Village of Cheddar

The quaint village of Cheddar is abundant in English charm with local artisan shops, riverside walks with mini waterfalls, a dam and a lake. There are plenty of shops selling everything from local cider, cheddar cheese to Christmas decorations as well as cute tea rooms, restaurants and pubs.

Cheddar Gorge Caves

Goughs Cave is a 500,000 year old cave that is one of the most popular and impressive, with 2 miles of chambers, atmospheric lighting and the sight of wheels of cheddar ageing on the shelves inside. This is also where the 10,000 year old Cheddar Man was excavated, Britain’s oldest complete skeleton.

This cave was closed at the time of writing due to Covid. However it is due to open in April 2022, so do check ahead if you want to visit here specifically.


There’s a good selection of cafes, pubs and restaurants for a little village including: the picturesque Lion Rock Tea Rooms, ideal for the quintessential afternoon tea; Mousehole café for a sandwich, burger, pasties; Café Gorge for lunch and afternoon snacks. I opted for lunch at the Café Gorge, sitting outside with views of the dramatic gorge.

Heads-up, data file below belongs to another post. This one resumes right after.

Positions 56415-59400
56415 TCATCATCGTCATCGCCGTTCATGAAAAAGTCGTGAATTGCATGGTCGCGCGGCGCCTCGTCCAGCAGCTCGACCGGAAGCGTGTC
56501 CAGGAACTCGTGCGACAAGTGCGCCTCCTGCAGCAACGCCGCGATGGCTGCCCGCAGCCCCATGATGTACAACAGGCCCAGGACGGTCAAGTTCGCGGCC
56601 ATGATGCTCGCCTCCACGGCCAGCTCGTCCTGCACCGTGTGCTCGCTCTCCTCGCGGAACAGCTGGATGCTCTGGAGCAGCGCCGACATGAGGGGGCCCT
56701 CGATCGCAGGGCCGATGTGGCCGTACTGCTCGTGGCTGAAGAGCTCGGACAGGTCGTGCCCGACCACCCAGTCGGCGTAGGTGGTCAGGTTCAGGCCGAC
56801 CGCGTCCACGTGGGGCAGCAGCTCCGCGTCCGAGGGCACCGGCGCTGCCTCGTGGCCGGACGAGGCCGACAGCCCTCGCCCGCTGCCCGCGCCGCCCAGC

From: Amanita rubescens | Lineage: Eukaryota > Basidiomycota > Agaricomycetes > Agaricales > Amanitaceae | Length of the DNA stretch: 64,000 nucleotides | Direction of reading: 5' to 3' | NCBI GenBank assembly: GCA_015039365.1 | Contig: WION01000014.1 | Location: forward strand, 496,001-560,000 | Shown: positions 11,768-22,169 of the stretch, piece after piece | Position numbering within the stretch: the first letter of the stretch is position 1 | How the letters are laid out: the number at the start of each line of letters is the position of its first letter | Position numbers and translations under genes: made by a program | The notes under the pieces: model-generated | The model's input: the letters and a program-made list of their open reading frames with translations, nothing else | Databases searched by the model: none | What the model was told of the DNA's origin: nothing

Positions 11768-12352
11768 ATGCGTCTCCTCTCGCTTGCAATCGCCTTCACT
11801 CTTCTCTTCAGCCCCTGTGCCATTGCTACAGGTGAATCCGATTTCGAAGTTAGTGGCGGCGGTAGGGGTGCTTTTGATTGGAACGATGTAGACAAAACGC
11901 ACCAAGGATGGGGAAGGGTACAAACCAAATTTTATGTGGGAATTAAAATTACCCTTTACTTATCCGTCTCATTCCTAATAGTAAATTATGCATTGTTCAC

Cheese Tasting

Family-owned Cheddar Gorge Cheese Company is the place to learn how cheddar cheese is made. Currently they do VIP tours by appointment only. The original cheesemakers used caves in the limestone cliffs of Cheddar gorge as natural refrigerators. You’ll have the opportunity to sample same cave-aged cheddar.

Also pay a visit to the Original Cheddar Cheese Company who’s little shop is a cavern of cheese delights, with all flavours of cheddar from chilli to chive and cave-aged, chutneys, crackers and cider. A great place to pick up some edible souvenirs.


The gorge and surrounding area are a great place to see the free roaming herd of feral goats, often seen wandering around the car parks too! There’s also the opportunity to see Soay sheep, a rare breed native to Britain and often seen clinging to the cliff edges. Horseshoe bats can be spotted inside Cheddar caves and there’s a wide range of birdlife to be spotted outdoors including the Peregrine falcon, buzzards, kestrels and ravens. So bring your binoculars!

Soay sheep
Sheep with a view